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30 January 2023

Ghosts of the Cultural Revolution

Tania Branigan’s Red Memory shows how Xi Jinping’s China is erasing the violence and tyranny of Mao’s purges from history.

By Katie Stallard

On the day that she died Bian Zhongyun shook hands with her husband before she left for work. She knew the violence that awaited her at the prestigious girls’ school in Beijing where she was a vice-principal, if not the full extent of the tortures that lay ahead. It was 5 August 1966, the beginning of the decade of murderous terror that came to be known as China’s Cultural Revolution, and she was about to become its first victim. 

Paranoid and politically weakened by the failure of his Great Leap Forward – a disastrous scheme launched in 1958 that was meant to transform China into an industrial powerhouse, but instead led to a famine that killed as many as 45 million people – Mao Zedong had turned to the masses. The ageing leader wanted to root out his enemies and reassert his control of the Chinese Communist Party (CCP), but he dressed it up as a valiant campaign to eradicate the “revisionists” who wanted to thwart the country’s socialist revolution. The movement started with a directive that was circulated among party members in May 1966, warning of a secret plot to establish a “dictatorship of the bourgeoisie”.  The campaign went public the following month, as Chinese citizens were urged to sweep away the “horde of monsters” supposedly hiding in their midst. By August, which became known as Red August, the real violence had begun.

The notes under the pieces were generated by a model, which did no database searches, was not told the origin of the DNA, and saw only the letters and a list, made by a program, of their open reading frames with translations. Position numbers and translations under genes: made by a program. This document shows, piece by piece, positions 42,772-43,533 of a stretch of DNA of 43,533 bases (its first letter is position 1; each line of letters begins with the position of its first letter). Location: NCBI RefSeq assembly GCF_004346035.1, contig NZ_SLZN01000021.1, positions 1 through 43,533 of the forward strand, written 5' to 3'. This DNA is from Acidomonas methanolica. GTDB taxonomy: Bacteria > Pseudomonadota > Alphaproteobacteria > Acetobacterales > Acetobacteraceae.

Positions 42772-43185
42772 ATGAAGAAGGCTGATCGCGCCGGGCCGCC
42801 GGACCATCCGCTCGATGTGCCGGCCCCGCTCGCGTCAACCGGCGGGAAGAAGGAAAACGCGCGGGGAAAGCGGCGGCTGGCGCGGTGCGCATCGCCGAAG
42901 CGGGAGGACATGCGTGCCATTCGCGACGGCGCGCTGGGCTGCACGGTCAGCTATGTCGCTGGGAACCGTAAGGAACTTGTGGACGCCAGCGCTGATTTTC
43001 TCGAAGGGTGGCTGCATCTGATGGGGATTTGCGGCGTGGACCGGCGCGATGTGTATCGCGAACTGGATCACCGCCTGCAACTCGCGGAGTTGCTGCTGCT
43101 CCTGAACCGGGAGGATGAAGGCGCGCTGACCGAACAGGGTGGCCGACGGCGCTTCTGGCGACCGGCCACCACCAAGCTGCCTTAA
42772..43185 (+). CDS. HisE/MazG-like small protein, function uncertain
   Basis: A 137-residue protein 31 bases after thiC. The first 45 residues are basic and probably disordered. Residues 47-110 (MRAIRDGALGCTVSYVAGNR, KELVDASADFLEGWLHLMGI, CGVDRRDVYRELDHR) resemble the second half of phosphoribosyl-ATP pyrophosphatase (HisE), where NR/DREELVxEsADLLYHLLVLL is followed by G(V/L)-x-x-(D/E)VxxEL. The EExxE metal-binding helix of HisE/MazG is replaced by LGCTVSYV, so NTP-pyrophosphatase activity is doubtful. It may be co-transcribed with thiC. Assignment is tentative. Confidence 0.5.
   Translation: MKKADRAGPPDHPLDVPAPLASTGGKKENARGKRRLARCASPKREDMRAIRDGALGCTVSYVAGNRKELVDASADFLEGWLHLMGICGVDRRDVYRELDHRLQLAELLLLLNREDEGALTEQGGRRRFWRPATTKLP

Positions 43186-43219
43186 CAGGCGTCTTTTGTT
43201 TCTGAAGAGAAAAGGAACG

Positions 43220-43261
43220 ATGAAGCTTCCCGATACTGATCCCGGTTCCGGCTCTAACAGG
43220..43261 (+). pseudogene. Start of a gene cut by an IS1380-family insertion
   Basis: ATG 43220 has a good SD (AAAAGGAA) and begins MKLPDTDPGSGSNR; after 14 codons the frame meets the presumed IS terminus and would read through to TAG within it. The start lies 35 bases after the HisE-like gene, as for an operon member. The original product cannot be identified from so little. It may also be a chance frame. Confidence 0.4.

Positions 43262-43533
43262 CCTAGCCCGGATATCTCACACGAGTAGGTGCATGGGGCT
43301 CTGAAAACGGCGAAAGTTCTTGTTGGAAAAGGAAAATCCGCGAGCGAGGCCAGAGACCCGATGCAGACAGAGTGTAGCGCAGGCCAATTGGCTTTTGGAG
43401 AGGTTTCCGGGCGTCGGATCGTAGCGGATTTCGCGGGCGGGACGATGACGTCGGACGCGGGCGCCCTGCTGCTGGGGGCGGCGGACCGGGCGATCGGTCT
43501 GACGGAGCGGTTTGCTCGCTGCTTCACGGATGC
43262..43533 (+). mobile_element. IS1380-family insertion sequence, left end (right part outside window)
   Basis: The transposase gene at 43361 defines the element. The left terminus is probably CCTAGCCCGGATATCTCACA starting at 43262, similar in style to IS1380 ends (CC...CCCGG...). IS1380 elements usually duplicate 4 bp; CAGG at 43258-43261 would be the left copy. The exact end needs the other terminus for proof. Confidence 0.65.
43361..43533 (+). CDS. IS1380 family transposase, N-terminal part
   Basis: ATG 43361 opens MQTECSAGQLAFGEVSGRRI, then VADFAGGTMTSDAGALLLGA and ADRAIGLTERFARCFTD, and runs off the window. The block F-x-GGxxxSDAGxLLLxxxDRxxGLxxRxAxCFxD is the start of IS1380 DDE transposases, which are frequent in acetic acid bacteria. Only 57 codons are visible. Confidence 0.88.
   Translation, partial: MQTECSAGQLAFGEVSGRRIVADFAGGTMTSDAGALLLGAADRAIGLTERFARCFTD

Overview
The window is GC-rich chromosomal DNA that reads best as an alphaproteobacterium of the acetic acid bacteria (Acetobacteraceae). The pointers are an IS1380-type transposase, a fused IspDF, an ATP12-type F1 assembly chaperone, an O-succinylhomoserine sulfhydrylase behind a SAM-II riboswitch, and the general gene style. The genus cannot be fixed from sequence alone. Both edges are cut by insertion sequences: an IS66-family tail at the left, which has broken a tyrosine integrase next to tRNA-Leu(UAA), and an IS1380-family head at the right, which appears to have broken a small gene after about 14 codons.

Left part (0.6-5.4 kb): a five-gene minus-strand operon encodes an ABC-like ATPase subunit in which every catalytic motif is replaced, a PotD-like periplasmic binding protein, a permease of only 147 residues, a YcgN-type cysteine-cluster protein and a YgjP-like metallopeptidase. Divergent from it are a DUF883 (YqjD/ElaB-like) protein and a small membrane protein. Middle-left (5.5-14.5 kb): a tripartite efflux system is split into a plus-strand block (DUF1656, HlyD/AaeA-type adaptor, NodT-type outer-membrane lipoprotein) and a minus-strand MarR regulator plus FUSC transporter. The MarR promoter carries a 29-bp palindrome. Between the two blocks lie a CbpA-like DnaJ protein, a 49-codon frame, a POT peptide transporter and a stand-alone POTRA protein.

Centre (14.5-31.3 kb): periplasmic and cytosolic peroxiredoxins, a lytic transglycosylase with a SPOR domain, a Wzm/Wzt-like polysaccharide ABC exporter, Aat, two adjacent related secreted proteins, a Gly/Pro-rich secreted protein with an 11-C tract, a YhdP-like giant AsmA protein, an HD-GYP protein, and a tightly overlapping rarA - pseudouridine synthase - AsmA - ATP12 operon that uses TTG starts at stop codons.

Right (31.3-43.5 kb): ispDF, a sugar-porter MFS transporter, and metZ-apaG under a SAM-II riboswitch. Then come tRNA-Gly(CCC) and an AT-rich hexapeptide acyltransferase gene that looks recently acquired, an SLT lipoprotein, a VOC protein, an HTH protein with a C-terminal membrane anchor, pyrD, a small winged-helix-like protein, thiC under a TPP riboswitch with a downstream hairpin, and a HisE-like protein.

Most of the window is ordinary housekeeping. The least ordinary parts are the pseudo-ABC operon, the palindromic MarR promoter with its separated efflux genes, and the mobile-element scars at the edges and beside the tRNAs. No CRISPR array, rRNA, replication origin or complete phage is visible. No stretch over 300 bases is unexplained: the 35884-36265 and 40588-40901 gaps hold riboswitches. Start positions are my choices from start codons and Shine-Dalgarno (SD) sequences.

[See also: China’s new foreign minister and the taming of “wolf warrior” diplomacy]

“The Chairman’s ground troops were the Chinese people – and, most of all, China’s youth,” writes Tania Branigan in Red Memory: Living, Remembering and Forgetting China’s Cultural Revolution. “In the first phase of the revolution the children of the party elite became Red Guards: groups of young zealots who swept through Beijing, and then other cities, launching vicious and sometimes murderous assaults.”

Branigan, a Guardian correspondent who was based in China from 2008 to 2015, tracks down some of these former Red Guards – the high-school and university students who wore red armbands and wielded Mao’s “Little Red Book” as they hunted down “counter-revolutionaries” – along with those who suffered at their hands. Her book examines the legacy of the Cultural Revolution for those who lived through it, and perpetrated its atrocities, and the absence of any large-scale reckoning in China with that past.